Lost in Time

Lost in Time: Existence – Reign in Violence Review

Existence doesn’t sound much like anyone else; they sounded even less like anyone else in 1990. It seems that they may have been influenced by early Italian heavy/power metal like Adramelch or Dark Quarterer, but there’s a lot more to it than that. Certainly Manilla Road is something that doesn’t sound too far off, especially their more atmospheric songs like “Into the Courts of Chaos,” “Helicon,” or “Dragon Star.” Really, though, this might all be coincidence, especially considering Existence’s first demo came out in 1989, not very long after Adramelch’s Irae Melanox, and before the most similar Manilla Road album, 1990’s The Courts of Chaos. Another thing is that even calling it Adramelch + Manilla Road doesn’t really get to the heart of the music. Stylistically it’s pretty much entirely different from anything else I’ve heard in metal. The band name should probably be some indication of this; it has a very mellow atmosphere and a very odd tempo, often speeding up for a little while just to slow down again a few seconds later. It’s clearly power metal, but it very rarely reaches anything I’d consider “aggressive,” or even really triumphant or bombastic, for the most part.

Lost in Time

Lost in Time: Heavy Metal Army – Heavy Metal Army 1 Review

Heavy Metal Army were a very short lived supergroup featuring a totally unique cast of musicians from various decently popular projects from the 70s Japanese rock scene. One of roughly the first five metal acts signed to a large Japanese record label, in 1981 the quintet released their debut, and what turned out to be their only album under this name, Heavy Metal Army 1. While this is an album that had a few minor flaws, in the grand scheme it was something extremely important, I would even say vital to the fledgling Japanese metal scene.

Lost in Time

Lost in Time: Longings Past – Meadows of Maseilya Review

Epic heavy metal is one of those few musical genres that still remains largely unexplored, and even more so in 1992. In fact, in 1992 a metal band of any sort had to be fairly bold to release an album and expect it to gain them a profit of any sort, as metal was quickly on the decline and the Seattle-based monstrosity called grunge was quickly on the rise. However, James Shellberg and his cohorts seemed to have no concern with popularity and success at all throughout their career, as is evident through their very esoteric musical style as much as the date of their releases. Despite the lack of commercial success with his previous band, Enchanter, Shellberg would not be deterred, quickly putting together a new mishmash of individuals and giving them the moniker “Longings Past”.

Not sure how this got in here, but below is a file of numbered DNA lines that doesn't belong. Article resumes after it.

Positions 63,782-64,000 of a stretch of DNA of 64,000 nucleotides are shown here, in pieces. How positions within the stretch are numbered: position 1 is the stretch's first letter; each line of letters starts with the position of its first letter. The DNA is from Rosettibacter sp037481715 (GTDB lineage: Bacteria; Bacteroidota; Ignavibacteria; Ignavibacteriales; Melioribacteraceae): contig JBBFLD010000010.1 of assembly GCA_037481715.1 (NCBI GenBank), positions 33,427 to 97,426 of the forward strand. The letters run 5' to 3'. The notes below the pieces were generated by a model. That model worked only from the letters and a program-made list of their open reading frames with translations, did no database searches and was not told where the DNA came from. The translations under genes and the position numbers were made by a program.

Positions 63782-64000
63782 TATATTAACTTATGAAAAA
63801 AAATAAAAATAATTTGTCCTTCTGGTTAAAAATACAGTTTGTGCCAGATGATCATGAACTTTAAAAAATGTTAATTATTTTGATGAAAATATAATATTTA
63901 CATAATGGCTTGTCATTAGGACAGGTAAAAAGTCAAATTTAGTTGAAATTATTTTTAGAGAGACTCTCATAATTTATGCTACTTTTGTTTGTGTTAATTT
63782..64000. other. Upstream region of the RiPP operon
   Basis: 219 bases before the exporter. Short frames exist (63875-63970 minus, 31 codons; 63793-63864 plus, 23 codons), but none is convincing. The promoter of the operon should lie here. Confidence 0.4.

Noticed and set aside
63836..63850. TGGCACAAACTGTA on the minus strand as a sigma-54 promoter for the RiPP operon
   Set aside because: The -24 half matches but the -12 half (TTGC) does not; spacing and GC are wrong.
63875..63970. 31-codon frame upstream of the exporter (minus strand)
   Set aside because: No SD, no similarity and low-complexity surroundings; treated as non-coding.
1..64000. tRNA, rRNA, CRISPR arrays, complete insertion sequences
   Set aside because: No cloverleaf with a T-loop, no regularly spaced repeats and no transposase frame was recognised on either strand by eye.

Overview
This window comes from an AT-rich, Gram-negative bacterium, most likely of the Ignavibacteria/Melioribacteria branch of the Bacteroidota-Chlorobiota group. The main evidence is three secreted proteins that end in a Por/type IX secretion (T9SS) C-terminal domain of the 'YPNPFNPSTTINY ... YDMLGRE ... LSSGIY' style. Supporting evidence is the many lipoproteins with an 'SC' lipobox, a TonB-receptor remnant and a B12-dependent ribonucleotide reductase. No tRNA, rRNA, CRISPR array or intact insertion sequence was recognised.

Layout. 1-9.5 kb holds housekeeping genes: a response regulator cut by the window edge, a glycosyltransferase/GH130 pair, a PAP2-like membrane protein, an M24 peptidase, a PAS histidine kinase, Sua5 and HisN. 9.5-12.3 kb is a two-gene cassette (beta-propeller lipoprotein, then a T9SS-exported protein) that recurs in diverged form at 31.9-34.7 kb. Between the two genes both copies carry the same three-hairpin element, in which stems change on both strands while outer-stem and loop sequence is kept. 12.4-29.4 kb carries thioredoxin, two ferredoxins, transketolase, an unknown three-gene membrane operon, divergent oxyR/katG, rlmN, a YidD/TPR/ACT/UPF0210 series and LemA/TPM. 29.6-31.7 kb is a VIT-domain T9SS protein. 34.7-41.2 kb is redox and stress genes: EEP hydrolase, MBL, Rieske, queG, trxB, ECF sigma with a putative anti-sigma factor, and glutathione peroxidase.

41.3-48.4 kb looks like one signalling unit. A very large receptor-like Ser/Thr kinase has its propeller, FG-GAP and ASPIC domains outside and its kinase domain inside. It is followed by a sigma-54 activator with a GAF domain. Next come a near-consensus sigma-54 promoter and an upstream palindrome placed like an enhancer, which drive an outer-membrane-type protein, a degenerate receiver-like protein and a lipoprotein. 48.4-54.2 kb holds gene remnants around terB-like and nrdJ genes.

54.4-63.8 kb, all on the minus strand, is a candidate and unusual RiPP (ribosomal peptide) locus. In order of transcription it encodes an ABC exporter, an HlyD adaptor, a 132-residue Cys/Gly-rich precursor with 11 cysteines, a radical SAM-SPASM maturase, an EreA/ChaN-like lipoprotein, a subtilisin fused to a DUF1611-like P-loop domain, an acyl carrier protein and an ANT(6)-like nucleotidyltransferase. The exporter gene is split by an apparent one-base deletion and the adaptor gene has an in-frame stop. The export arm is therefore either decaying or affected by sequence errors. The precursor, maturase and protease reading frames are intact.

Lost in Time

Lost in Time: Full Moon – Full Moon Review

There are masterpieces, and then there are masterpieces. What I mean to say is, an album I might describe as a “masterpiece” usually tends to become so in my perception in one of two ways: the first is the type in which it’s immediately, or at least quickly, obvious that it’s a challenging, cerebral album, one that has the potential to be a “masterpiece” in some way, but which takes a lot of time to fully digest and understand. Albums I would put in this category include Fates Warning’s Awaken the Guardian, Psychotic Waltz’s A Social Grace, and Holocaust’s Covenant. The other kind, though, doesn’t necessarily immediately (or ever) strike me as overly cerebral or complex or challenging; it might not even seem especially interesting or ambitious upon the first few listens. This sort of masterpiece is more subtle in a way; its brilliance creeps up on you gradually, and at some point you suddenly realize everything works together perfectly, or the juxtaposition of melodies just strikes you in a way that you never noticed before. Albums I’d put in this category would include Screamer’s Target Earth, The Mist of Avalon’s Here and After, and, getting more to the point of the review, the self-titled debut from British post-NWOBHM act Full Moon.

Lost in Time

Lost in Time: Skullview – Legends of Valor Review

Lost in time – albums that were forgotten in the shuffle of time for one reason or another. Sometimes bands are far too late for their respective style and are dead on arrival while others are a little too early and don’t catch the tailwind that they needed to succeed. In the case of Skullview’s 1998 debut, Legends of Valor, it’s a little bit of both.

Lost in Time

Lost in Time: Shelton Chastain – Edge of Sanity (88 Demos) Review

It’s been three months since the legendary Mark Shelton of the epic metal titans Manilla Road passed to the other side. His sudden death made shock waves across the metal world. Mark was one of the kindest and most dedicated individuals out there – over four years of writing kick ass metal music without a hint of wavering. His never-ending devotion to music led him to a number of projects over the years in addition to his mainstay of Manilla Road – The Riddle Master and Hellwell to name a couple among a legion of others. One such project, buried long ago, was a collaboration with fellow US metal powerhouse David T. Chastain. Read more…

Lost in Time

Lost in Time: Tales of Medusa – Triumphant Serenade Review

Epic Heavy Metal from Canada. Much like the Gorgon of ancient Greek mythology, Tales of Medusa are a band with a shroud of mystery and legend behind them. When they were still active, this Canadian based epic heavy metal band operated like no one else. The band members went by pseudonyms, there was no promotion of the material by the band, they avoided record labels like the plague, and there was no conventional way to obtain their music. Read more…